Introductions - Who We Are, Why We're Here

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Kateri

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I am glad for the same reasons. I've always felt safe here. Where on other forums, I've been accused of so many things that it just sours my desire to talk about religion anymore.

Re the safety aspect: I feel the same way because there is an intention to act and show who we are because of what we believe. Cass, it is disconcerting when you have an opinion and its ridiculed or dismissed. It is just great to have this thread. Sometimes my beliefs make me feel isolated, now I feel a sense of connection. So cool.
 

Calla Lily

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It is very very important that we all -- and I mean all -- feel safe here.

We absolutely must watch out for each other, and be mindful of our differences, and our abilities to celebrate that difference while we find our common humanities.

QFT.
 

Jean Marie

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I am glad for the same reasons. I've always felt safe here. Where on other forums, I've been accused of so many things that it just sours my desire to talk about religion anymore.

It is very very important that we all -- and I mean all -- feel safe here.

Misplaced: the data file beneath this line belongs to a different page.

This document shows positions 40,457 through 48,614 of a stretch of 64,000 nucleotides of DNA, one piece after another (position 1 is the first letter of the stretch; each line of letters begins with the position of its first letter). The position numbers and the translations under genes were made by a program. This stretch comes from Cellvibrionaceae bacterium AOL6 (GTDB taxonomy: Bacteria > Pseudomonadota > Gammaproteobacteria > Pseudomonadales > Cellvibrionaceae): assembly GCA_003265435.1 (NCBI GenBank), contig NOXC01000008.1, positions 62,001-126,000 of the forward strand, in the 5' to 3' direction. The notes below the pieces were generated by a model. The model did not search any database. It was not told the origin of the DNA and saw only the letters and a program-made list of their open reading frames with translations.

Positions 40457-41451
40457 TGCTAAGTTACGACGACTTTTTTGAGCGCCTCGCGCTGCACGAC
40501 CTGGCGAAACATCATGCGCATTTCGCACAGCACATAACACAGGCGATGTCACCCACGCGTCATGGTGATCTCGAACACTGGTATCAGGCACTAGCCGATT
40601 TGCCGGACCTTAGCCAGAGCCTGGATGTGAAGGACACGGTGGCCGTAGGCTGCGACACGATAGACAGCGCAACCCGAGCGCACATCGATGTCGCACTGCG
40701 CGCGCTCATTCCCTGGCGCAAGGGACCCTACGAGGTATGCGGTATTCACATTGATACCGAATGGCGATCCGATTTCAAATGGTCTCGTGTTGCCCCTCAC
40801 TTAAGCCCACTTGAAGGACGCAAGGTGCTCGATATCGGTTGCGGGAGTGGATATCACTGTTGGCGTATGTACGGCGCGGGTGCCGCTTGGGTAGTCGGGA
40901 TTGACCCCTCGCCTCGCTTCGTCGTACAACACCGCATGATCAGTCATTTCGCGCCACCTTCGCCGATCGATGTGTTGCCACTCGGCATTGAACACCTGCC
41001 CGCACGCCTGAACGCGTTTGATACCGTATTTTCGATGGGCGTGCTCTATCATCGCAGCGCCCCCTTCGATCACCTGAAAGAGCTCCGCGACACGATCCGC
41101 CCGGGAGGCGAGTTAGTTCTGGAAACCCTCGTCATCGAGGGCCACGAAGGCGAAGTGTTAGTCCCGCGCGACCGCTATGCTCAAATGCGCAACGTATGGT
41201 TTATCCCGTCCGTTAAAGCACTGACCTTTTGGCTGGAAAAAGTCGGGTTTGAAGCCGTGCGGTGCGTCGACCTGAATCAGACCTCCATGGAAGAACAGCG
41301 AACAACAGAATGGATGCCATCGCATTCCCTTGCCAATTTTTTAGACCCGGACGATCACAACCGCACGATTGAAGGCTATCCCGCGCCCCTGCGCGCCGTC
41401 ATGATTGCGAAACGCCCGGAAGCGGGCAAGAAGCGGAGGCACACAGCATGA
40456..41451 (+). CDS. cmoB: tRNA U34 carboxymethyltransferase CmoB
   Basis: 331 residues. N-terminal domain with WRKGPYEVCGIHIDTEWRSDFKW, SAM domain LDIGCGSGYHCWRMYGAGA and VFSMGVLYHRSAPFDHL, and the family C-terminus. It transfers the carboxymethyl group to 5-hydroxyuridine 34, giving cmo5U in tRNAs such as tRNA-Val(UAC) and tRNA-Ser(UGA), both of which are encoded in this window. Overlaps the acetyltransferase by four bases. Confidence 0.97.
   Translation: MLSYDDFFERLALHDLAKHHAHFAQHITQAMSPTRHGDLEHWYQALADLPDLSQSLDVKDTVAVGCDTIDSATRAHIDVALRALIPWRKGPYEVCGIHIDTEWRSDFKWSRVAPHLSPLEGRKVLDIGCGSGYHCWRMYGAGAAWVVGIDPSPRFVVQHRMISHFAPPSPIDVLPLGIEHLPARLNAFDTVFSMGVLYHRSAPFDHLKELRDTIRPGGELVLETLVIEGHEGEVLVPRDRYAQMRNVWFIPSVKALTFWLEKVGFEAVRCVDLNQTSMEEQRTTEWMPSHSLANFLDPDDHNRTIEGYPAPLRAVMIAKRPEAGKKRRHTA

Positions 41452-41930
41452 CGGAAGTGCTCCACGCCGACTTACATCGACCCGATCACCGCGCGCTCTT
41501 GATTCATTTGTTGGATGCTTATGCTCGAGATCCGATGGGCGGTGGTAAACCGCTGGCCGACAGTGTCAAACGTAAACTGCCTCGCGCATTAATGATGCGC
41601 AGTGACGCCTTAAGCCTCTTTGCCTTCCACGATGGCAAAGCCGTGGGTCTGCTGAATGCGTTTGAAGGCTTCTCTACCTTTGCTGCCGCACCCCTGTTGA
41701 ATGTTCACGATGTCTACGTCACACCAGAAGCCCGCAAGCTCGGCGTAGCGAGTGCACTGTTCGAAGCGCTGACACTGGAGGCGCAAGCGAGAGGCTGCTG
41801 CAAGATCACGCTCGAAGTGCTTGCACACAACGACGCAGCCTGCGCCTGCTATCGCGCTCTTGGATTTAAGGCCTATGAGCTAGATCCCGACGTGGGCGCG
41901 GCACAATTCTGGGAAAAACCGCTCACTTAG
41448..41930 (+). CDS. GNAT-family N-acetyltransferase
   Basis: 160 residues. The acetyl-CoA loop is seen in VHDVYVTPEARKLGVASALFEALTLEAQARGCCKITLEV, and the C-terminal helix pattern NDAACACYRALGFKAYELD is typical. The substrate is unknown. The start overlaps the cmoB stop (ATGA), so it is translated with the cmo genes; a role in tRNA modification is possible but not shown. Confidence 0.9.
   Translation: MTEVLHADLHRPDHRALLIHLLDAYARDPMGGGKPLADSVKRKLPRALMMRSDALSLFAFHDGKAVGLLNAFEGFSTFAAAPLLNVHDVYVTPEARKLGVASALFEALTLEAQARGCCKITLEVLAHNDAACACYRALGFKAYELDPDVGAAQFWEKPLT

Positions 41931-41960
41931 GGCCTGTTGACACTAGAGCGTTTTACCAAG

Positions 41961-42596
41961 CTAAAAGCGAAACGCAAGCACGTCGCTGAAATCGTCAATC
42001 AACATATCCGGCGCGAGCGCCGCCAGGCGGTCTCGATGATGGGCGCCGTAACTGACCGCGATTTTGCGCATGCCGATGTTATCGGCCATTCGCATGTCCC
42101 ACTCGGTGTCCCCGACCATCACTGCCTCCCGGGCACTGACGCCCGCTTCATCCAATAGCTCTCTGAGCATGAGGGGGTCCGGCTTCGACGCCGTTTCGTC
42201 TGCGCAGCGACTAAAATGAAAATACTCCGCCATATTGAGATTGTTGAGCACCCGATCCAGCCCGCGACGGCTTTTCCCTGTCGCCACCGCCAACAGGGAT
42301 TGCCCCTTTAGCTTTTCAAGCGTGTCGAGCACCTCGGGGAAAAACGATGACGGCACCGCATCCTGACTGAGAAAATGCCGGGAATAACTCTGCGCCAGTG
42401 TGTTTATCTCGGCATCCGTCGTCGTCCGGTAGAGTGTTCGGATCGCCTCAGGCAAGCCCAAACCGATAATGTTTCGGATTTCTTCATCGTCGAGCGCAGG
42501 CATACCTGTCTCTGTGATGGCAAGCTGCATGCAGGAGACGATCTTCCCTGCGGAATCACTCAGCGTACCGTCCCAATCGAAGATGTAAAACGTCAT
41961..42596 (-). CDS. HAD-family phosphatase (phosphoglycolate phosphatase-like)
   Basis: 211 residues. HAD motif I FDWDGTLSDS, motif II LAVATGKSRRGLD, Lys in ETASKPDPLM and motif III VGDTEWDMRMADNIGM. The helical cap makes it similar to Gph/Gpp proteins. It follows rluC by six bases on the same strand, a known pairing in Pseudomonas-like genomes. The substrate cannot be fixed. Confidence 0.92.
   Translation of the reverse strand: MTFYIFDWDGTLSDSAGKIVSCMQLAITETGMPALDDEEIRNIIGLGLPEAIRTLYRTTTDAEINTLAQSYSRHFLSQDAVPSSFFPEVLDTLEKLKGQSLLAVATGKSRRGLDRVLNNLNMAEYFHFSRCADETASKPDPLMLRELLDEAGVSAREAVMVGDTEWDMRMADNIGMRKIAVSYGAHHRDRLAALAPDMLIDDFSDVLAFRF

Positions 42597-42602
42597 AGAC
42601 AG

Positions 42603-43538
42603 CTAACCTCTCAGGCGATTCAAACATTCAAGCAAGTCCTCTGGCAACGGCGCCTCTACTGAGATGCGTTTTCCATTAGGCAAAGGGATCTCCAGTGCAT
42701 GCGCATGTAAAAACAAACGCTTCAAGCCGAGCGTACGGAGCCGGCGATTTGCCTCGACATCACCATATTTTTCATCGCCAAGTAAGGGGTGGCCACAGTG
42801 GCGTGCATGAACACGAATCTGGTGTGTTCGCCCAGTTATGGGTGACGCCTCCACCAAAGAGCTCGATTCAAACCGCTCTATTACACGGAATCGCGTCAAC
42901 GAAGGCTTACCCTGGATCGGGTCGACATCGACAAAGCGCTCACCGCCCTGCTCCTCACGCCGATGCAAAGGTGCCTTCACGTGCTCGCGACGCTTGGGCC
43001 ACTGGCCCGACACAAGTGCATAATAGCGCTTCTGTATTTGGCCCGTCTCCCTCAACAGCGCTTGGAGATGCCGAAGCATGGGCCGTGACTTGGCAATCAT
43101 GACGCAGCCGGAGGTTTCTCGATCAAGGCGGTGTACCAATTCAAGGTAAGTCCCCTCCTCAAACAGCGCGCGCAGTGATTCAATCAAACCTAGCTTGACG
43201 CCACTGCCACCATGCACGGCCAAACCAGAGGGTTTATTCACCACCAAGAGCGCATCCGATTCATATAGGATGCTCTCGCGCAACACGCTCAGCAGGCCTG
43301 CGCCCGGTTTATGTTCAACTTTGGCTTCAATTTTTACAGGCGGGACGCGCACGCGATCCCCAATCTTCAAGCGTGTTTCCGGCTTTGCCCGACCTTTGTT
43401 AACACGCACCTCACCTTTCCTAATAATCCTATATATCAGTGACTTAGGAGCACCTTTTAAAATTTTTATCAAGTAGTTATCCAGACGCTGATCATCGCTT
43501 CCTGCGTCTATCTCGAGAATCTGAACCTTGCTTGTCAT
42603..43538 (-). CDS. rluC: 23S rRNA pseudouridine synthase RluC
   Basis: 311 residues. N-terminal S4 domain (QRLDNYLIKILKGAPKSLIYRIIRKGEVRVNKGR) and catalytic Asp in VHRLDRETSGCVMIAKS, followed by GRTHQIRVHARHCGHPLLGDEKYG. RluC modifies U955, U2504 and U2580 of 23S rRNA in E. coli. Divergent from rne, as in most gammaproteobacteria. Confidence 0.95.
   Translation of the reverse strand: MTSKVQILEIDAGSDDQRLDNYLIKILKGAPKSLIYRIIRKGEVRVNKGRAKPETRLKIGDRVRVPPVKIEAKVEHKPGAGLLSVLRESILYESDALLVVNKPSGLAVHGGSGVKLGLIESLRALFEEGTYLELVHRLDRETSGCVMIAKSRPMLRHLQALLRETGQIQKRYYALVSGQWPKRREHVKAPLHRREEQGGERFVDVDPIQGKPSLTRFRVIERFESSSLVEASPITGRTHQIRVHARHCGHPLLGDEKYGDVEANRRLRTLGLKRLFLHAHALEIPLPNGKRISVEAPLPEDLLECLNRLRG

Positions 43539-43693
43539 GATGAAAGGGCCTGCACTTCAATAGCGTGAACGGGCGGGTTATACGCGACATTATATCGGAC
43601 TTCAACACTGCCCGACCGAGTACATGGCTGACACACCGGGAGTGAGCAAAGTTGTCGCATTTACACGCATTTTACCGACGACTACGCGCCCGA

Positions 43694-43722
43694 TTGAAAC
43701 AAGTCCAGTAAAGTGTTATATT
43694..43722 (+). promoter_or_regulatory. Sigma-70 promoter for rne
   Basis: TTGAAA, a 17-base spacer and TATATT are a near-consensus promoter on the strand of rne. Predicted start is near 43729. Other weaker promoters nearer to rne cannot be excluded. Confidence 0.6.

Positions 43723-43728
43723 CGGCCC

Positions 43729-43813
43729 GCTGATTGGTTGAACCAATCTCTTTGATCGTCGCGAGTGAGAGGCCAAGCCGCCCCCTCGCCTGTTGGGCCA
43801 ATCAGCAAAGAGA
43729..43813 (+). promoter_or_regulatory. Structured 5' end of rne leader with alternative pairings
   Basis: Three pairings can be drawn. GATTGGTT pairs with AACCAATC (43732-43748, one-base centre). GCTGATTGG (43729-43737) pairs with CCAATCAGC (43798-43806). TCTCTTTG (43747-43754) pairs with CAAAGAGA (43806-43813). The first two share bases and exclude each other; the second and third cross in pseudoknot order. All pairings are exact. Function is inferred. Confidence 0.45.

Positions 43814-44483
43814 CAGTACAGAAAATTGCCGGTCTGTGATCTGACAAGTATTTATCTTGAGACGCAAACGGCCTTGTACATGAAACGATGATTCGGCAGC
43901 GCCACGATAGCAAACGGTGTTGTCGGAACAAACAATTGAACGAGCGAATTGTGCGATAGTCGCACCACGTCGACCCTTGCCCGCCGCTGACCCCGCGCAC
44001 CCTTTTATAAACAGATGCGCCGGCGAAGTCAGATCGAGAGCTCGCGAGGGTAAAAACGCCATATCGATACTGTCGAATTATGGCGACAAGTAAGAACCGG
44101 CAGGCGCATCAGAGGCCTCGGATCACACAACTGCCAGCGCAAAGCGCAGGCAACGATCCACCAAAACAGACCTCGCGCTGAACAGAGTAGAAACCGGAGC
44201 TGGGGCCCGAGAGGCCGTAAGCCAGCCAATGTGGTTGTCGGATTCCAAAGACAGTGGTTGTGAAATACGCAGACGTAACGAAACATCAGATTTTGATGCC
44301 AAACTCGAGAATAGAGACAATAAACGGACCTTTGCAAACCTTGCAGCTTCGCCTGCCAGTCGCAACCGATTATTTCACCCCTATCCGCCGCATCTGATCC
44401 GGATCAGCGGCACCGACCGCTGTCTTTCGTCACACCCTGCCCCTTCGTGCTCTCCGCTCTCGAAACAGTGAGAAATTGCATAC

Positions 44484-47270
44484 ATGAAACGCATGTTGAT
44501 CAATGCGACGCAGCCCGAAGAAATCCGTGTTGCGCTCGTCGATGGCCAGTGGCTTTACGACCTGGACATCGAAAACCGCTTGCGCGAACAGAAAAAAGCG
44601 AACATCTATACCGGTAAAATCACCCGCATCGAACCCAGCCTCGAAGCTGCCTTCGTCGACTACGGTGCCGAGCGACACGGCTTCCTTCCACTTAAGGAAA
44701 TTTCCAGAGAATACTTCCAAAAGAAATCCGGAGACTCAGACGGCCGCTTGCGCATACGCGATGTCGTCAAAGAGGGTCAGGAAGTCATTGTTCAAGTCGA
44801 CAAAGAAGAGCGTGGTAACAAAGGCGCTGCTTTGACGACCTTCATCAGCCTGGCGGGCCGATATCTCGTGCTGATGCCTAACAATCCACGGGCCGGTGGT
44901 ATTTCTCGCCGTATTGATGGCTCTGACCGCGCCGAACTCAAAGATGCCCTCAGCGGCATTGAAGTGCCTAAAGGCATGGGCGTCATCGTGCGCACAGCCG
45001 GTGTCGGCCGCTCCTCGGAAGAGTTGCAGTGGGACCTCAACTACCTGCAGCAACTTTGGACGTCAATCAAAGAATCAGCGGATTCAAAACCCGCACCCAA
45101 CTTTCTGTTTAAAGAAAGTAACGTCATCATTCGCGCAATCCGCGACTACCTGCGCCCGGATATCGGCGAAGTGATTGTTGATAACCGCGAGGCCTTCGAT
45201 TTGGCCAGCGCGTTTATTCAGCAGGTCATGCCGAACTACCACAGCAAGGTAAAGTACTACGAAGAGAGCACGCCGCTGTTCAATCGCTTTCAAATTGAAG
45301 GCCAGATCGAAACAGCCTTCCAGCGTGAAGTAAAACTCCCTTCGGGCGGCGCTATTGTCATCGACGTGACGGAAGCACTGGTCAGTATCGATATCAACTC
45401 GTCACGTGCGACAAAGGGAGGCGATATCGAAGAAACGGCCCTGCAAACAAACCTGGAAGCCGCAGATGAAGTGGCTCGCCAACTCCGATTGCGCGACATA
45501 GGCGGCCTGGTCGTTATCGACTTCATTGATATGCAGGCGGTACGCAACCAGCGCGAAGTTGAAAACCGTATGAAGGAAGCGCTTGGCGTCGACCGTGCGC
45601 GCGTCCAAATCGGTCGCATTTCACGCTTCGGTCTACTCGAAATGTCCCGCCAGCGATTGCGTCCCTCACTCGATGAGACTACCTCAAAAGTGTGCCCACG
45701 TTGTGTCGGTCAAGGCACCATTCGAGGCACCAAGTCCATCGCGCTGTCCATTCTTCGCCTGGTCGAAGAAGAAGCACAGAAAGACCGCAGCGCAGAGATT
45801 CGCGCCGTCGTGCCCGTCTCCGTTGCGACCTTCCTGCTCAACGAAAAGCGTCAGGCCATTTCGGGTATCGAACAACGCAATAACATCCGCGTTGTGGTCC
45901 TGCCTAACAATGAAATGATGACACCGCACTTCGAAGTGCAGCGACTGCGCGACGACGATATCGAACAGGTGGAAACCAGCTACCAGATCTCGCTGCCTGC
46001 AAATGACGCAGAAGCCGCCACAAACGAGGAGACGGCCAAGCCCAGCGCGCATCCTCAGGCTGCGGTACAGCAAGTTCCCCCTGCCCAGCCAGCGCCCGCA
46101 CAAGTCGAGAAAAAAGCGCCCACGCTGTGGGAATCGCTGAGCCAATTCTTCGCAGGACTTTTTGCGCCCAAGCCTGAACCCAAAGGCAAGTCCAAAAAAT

We absolutely must watch out for each other, and be mindful of our differences, and our abilities to celebrate that difference while we find our common humanities.
This is definitely the only corner of AW that's protected and safe.

It's what thrills me about this room! We can actually discuss our beliefs w/ each other w/o any fear of being pounced on by anyone. Almost surreal.

We have total freedom of exchanging ideas/interacting w/ each other and therefore truly learning from one another w/o any interference of slap-downs or harsh words.

Positively brilliant, Mac :Hail:

It would be immensely cool if this could occur in rl. Dream on of the possibilities. Or, even in the other forums on AW. Deserves repetition.

ETA: Thanks, Chris and Jason for co-modding :D You're sure to do a great job.
 

Higgins

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Very late in my medical training, I entered a sort of chronic panicky bleakness--Mr Rima called it ontological shock. Maybe it was the cumulative effect of seeing lots of suffering; maybe it was my difficulty reconciling what I knew of neurology with what I had been taught about the immortal soul; I don't know. I read a lot about Christianity and the historical Jesus and it only served to make me more ontologically shocky.

Gradually I stopped going to Mass and have become more comfortable living with uncertainty. I want to believe, but I no longer feel anything. Whenever I go to church with my parents I feel like Cordelia in Brideshead Revisited: "Suddenly, there wasn't any chapel there any more, just an oddly decorated room."